Additionally, the “pick up” area of the front counter seemed to be a bit confused.  Orders often came out piecewise and the staff don’t seem to have a good system for recalling who ordered what or signaling to the patrons when their order has arrived.  There was a lot of waving across the room, a little bit of microphone use (“Order of Samosas” announced to blank-faced patrons), and some hollering to nearby tables.  That’s probably the only thing that I think they could improve on – it doesn’t seem terribly difficult to assign each dish a number and have that number attached to said dish when it exits the kitchen.  A quick microphone announcement of a number wouldn’t disturb everyone very much, and all would be well in the land of pick-up-your-own-dang-food-we’re-not-walking-it-over-to-your-table.  Them’s my suggestions.

After mentioning the terrible places that used to be in this location, the awesomely remodeled interior of Pakwan, the brunch buffet, the food, and the slightly odd pick-up counter, I feel I must touch on a very important point about Pakwan.  It’s cheap.  It’s fabulously cheap. Not, like, “Oh, that’s so cheap I think they might be dumpster diving” cheap, but like, “wow, they’re really efficient and really give us a good deal” cheap.  I guess it’s also because we ordered all veggie stuff; each “Vegetarian Delight”, as they call it, is only about $5.50!  The Paneer Makhani breaks the bank on the veggie menu at $7, and all Tandoori BBQ and meat curries are about $6-$8 per dish.  It doesn’t look like a lot of food, but it’s filling and it’s good.  You can happily leave Pakwan with a full belly for probably $8 a person, or spend a couple extra bucks to fund drinks or desserts.  Any misgivings I might have had (like the weird zig-zag shaped tables – what’s up with that?) are easily soothed by the extremely reasonable price of the foods.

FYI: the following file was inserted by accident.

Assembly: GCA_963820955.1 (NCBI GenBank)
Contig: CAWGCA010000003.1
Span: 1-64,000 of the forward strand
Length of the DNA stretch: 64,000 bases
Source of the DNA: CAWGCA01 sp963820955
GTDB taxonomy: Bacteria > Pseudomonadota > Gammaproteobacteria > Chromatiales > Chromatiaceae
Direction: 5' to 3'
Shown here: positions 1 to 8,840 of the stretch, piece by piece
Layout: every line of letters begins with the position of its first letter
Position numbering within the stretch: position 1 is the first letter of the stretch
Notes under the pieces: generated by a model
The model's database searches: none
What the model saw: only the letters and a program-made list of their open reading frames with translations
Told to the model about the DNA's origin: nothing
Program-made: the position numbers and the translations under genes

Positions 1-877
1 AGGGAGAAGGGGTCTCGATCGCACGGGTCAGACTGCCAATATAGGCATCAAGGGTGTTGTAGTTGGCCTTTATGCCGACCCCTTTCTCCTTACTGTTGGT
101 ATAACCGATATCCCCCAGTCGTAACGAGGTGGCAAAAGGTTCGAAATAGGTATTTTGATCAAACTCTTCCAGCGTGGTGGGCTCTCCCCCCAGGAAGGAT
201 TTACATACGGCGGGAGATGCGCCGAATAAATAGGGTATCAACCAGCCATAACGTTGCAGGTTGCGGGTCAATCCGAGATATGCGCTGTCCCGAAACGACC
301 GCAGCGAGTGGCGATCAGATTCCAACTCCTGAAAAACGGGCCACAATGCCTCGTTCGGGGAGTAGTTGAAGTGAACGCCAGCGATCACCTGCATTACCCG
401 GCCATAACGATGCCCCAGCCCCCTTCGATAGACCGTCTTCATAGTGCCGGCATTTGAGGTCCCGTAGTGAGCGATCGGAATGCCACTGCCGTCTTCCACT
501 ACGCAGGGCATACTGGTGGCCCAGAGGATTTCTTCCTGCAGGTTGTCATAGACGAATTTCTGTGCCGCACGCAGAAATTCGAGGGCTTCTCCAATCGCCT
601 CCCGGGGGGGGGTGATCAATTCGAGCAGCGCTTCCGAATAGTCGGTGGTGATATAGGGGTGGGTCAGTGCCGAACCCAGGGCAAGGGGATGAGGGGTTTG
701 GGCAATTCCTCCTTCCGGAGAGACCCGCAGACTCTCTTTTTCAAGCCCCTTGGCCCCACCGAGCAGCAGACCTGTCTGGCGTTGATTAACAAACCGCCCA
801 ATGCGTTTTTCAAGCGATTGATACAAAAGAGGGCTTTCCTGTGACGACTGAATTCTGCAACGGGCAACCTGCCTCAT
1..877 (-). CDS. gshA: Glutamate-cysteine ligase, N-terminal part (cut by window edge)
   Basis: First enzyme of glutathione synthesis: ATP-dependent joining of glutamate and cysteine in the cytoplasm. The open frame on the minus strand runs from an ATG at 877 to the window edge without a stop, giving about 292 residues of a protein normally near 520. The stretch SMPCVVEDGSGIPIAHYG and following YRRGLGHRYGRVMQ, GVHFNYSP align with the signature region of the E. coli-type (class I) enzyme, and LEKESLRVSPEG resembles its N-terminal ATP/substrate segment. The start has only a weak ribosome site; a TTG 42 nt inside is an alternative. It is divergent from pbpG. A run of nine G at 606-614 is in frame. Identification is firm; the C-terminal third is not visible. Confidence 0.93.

Pakwan: I like you and I hope we can be friends.  I will be back to see you again.





Top Thai

24 03 2010
Atmosphere: 4/5   ♦   Service: 5/5   ♦   Food Quality: 4/5   ♦   Value: 4/5
Times Visited:  Once   ♦   Will I Return?:  Yep
___________

I honestly don’t know of too many Thai places in the Hayward/Castro Valley area, so when my dad took us to Top Thai on Castro Valley Boulevard, I was intrigued.  There may indeed be many Thai places around, I just don’t know about them.  I’ve been to one place on Foothill in Hayward years ago, but I can’t really even think up the location of any others.  But no matter, Top Thai certainly fills the void.